The Kenyan shilling is in the spotlight as diaspora remittances fell for a second straight month amid expected pressure from the demonetisation of the old Sh1,000 note that has raised liquidity in the market.
Diaspora remittances, which account for the largest share of Kenya’s foreign inflows, have grown significantly in the last two years, offering an important bulwark for the shilling against the dollar.
They have however been on a slide in July and August following the expiry of the tax amnesty offered by the Treasury to Kenyans holding wealth abroad to repatriate it home in June.
“Remittance inflows for August stood at $214 million (Sh22.2 billion) compared to $224 million (Sh23.3 billion) in July 2019, reflecting a decline of 4.5 percent,” the Central Bank of Kenya (CBK) said in last week’s market bulletin.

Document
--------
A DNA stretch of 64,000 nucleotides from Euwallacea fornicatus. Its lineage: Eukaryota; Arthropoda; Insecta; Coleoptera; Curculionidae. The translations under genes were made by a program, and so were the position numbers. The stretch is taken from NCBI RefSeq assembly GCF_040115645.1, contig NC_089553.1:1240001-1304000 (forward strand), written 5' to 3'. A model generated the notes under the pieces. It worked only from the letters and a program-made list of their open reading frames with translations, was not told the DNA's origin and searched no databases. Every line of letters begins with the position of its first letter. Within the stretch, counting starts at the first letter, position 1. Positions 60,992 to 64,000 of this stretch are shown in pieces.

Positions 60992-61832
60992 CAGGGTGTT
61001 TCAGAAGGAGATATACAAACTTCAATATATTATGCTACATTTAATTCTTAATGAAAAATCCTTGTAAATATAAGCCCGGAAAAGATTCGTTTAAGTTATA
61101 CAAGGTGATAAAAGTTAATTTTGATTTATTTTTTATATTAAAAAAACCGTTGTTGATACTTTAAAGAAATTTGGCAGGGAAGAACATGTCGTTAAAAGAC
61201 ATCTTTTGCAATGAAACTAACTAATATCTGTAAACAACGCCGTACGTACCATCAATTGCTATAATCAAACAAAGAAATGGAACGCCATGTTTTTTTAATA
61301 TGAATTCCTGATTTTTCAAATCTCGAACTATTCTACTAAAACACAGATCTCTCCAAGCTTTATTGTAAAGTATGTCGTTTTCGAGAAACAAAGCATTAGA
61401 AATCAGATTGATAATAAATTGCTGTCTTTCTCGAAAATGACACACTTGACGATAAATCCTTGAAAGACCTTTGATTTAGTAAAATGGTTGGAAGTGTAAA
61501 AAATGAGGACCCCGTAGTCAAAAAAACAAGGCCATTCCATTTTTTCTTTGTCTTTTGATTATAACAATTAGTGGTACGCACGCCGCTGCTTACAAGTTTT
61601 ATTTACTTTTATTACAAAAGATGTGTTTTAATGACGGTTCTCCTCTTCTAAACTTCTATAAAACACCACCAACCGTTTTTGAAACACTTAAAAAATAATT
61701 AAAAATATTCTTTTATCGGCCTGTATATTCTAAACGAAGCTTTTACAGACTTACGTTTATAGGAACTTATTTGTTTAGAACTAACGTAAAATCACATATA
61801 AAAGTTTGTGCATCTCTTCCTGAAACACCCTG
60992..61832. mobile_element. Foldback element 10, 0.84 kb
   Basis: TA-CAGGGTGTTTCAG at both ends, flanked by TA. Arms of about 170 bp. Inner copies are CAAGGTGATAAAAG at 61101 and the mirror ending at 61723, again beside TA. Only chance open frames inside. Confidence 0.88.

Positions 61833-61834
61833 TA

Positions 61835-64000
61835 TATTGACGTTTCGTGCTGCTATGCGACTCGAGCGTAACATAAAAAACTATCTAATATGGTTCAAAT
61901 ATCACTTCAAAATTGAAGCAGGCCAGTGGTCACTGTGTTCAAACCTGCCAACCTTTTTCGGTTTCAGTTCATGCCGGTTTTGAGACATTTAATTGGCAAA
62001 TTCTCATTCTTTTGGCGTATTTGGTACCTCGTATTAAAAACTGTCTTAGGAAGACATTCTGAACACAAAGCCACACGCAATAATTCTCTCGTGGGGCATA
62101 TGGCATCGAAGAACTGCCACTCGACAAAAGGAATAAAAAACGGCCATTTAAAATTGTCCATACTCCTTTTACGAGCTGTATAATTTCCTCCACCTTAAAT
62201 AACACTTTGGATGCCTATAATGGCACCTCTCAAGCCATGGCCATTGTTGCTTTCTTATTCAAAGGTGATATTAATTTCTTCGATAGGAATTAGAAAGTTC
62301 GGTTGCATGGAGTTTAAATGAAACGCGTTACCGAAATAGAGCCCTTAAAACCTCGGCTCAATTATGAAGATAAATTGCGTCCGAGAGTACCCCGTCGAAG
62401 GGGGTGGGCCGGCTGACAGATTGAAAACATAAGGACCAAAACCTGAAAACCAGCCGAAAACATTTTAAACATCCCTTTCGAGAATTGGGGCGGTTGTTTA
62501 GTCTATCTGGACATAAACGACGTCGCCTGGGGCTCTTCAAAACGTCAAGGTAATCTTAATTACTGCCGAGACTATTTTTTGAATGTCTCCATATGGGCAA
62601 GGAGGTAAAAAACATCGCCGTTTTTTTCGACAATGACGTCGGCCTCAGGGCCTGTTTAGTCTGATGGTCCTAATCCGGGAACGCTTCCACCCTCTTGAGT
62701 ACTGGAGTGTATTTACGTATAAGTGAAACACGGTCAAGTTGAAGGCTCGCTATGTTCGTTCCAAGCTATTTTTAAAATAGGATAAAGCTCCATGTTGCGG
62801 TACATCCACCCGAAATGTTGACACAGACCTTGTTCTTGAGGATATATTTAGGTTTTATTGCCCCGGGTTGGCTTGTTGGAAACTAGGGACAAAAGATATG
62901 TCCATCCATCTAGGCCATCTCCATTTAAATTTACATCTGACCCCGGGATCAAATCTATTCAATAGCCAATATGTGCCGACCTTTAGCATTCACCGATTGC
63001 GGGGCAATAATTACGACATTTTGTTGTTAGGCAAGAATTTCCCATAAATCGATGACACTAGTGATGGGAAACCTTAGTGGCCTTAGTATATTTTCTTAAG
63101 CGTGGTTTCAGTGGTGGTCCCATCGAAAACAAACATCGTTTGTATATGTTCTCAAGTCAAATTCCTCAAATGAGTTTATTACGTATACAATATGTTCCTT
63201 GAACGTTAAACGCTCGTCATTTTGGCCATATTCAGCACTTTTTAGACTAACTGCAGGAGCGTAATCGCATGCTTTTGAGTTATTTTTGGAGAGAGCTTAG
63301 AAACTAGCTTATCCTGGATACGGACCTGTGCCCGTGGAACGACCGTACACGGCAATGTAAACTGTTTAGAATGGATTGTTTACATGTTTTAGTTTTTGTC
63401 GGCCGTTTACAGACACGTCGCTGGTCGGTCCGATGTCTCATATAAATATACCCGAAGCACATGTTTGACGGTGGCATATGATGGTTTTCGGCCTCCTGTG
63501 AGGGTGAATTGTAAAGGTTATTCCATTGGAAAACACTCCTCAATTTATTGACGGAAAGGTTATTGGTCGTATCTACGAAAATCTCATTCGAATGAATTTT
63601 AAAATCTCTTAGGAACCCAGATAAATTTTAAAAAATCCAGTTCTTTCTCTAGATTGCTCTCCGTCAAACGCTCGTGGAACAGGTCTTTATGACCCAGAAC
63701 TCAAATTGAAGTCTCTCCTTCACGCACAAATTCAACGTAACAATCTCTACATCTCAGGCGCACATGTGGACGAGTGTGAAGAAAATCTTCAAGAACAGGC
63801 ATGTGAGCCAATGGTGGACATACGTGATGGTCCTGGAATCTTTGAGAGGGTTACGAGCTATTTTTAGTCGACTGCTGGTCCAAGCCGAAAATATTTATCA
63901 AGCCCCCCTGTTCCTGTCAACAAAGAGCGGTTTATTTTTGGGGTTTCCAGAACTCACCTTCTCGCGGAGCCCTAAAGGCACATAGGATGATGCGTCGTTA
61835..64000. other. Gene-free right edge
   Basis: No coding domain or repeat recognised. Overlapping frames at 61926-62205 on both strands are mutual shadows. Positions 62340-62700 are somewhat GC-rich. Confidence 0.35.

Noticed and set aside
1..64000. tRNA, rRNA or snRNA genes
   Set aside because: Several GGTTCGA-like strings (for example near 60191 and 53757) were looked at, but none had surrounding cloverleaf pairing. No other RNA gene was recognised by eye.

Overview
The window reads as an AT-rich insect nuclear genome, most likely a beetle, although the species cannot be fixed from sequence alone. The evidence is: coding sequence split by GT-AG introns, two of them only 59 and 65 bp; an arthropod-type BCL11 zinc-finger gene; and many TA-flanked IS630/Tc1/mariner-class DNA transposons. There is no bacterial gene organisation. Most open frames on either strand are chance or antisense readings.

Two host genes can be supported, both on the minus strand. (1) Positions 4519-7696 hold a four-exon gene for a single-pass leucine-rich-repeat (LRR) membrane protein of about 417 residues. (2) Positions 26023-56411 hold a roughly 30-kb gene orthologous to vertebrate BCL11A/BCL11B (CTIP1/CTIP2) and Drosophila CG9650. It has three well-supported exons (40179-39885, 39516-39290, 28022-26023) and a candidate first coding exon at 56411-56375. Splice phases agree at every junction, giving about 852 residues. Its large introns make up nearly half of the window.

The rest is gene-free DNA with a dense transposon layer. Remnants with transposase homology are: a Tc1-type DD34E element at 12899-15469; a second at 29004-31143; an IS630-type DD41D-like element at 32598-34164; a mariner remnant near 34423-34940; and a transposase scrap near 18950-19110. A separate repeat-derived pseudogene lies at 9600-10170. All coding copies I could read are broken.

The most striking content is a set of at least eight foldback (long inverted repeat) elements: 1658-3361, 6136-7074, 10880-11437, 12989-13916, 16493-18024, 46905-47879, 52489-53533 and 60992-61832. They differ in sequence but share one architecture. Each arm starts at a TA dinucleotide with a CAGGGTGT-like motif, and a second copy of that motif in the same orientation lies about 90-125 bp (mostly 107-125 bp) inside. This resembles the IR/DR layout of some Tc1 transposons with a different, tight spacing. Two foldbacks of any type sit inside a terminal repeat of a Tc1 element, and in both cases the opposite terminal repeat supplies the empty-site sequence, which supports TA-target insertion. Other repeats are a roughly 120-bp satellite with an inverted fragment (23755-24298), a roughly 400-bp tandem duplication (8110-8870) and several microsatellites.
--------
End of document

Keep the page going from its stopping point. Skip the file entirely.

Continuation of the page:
Cumulative inflows for the first eight months of the year rose slightly from $1.809 billion (Sh187.8 billion) in 2018 to $1.888 billion (Sh196 billion), reflecting the high remittances in the first half of this year.
The slower flow of dollars comes at a time when they are most needed given the pressure the shilling is experiencing partly due to demonetisation and rising oil prices due to geopolitical tensions in the Middle East.
Commercial banks were trading the shilling at an average of 103.80 Monday afternoon, compared to Friday’s closing average of 103.70 units to the greenback.
The home stretch to the deadline of demonetisation of the Sh1,000 note this week is expected to drive the demand for dollars, and those already holding hard currency becoming reluctant to part with it.
The market has been experiencing excess liquidity, forcing the CBK to mop up large amounts in open market operations.
On Monday, the CBK was in the market for Sh60 billion in seven-day repurchase agreements, managing to mop up Sh40.05 billion from banks at an average rate of 8.98 percent.
The CBK also has the option of falling back on dollar reserves should the exchange rate exhibit signs of volatility.